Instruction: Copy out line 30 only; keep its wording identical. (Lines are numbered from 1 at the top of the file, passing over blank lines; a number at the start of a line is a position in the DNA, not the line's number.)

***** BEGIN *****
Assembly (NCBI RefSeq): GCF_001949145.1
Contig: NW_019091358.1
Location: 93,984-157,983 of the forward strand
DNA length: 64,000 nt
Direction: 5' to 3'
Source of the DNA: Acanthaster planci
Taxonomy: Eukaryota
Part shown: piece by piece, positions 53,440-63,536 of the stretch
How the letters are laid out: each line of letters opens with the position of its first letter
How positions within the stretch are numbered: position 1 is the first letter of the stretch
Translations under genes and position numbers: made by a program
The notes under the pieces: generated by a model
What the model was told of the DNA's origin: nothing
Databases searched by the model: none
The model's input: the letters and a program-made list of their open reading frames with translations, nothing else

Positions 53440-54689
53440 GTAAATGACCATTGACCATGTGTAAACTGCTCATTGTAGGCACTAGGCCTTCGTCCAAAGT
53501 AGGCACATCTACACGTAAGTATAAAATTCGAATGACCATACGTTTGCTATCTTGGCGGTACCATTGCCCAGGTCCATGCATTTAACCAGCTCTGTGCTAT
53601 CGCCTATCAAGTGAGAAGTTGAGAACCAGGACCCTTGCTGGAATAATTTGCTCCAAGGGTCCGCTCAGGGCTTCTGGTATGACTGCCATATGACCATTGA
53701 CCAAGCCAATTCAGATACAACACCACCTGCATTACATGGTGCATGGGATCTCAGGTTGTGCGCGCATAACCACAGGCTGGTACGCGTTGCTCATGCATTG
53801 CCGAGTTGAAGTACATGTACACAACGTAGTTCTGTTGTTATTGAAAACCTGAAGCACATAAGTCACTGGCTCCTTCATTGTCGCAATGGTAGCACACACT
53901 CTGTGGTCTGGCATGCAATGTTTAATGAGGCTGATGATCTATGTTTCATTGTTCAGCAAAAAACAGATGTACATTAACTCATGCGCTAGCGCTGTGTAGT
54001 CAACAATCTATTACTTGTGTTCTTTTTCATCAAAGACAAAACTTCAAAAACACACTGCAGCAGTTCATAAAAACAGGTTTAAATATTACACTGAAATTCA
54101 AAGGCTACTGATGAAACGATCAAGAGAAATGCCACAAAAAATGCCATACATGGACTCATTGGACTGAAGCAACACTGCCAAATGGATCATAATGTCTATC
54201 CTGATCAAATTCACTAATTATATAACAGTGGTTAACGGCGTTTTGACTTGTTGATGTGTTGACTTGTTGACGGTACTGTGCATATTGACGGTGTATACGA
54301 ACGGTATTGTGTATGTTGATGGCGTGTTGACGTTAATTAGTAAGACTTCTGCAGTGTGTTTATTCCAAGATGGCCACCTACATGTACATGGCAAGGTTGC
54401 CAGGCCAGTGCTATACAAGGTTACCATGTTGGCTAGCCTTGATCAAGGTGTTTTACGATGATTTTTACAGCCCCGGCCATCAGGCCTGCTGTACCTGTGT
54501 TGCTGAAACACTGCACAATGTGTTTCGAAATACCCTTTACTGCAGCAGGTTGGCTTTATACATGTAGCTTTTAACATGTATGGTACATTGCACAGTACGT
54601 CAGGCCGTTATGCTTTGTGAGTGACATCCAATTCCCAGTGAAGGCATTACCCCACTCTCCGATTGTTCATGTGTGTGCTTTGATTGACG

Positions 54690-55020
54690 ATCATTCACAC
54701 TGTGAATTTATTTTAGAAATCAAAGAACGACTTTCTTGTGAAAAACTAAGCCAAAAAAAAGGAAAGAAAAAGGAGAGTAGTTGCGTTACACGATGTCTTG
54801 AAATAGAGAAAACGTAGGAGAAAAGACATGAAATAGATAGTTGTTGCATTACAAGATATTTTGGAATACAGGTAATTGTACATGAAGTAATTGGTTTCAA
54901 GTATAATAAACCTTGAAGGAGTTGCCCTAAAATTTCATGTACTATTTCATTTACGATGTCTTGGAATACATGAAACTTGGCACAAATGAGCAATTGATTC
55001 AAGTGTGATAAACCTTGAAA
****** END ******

Positions 54690-55020